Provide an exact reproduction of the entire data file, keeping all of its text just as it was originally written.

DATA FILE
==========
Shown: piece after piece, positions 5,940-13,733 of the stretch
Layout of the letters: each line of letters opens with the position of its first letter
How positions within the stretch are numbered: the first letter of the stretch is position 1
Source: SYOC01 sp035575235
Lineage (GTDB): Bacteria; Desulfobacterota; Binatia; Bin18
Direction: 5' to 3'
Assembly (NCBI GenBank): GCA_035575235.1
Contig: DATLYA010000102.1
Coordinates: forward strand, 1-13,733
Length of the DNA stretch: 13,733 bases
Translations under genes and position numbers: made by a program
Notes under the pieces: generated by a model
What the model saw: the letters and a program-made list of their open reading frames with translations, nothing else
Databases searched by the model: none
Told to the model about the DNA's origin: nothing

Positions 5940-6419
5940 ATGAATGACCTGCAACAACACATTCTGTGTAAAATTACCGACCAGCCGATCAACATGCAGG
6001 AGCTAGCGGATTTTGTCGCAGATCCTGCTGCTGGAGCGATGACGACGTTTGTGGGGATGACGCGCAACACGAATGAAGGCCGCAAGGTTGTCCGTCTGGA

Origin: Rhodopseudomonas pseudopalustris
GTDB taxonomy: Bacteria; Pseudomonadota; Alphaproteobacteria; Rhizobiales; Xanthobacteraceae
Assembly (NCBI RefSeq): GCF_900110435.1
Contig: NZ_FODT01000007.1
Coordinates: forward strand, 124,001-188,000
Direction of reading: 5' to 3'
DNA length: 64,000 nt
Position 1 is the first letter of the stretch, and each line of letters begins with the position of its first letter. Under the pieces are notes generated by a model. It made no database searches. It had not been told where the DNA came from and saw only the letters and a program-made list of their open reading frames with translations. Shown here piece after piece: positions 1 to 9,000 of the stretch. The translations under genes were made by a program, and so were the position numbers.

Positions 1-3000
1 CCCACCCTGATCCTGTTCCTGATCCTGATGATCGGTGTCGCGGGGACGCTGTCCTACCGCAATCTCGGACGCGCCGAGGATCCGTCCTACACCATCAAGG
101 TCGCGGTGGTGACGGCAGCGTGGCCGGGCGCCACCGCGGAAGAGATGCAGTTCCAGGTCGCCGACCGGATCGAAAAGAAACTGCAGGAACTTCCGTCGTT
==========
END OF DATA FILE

Shown: piece after piece, positions 5,940-13,733 of the stretch
Layout of the letters: each line of letters opens with the position of its first letter
How positions within the stretch are numbered: the first letter of the stretch is position 1
Source: SYOC01 sp035575235
Lineage (GTDB): Bacteria; Desulfobacterota; Binatia; Bin18
Direction: 5' to 3'
Assembly (NCBI GenBank): GCA_035575235.1
Contig: DATLYA010000102.1
Coordinates: forward strand, 1-13,733
Length of the DNA stretch: 13,733 bases
Translations under genes and position numbers: made by a program
Notes under the pieces: generated by a model
What the model saw: the letters and a program-made list of their open reading frames with translations, nothing else
Databases searched by the model: none
Told to the model about the DNA's origin: nothing

Positions 5940-6419
5940 ATGAATGACCTGCAACAACACATTCTGTGTAAAATTACCGACCAGCCGATCAACATGCAGG
6001 AGCTAGCGGATTTTGTCGCAGATCCTGCTGCTGGAGCGATGACGACGTTTGTGGGGATGACGCGCAACACGAATGAAGGCCGCAAGGTTGTCCGTCTGGA

Origin: Rhodopseudomonas pseudopalustris
GTDB taxonomy: Bacteria; Pseudomonadota; Alphaproteobacteria; Rhizobiales; Xanthobacteraceae
Assembly (NCBI RefSeq): GCF_900110435.1
Contig: NZ_FODT01000007.1
Coordinates: forward strand, 124,001-188,000
Direction of reading: 5' to 3'
DNA length: 64,000 nt
Position 1 is the first letter of the stretch, and each line of letters begins with the position of its first letter. Under the pieces are notes generated by a model. It made no database searches. It had not been told where the DNA came from and saw only the letters and a program-made list of their open reading frames with translations. Shown here piece after piece: positions 1 to 9,000 of the stretch. The translations under genes were made by a program, and so were the position numbers.

Positions 1-3000
1 CCCACCCTGATCCTGTTCCTGATCCTGATGATCGGTGTCGCGGGGACGCTGTCCTACCGCAATCTCGGACGCGCCGAGGATCCGTCCTACACCATCAAGG
101 TCGCGGTGGTGACGGCAGCGTGGCCGGGCGCCACCGCGGAAGAGATGCAGTTCCAGGTCGCCGACCGGATCGAAAAGAAACTGCAGGAACTTCCGTCGTT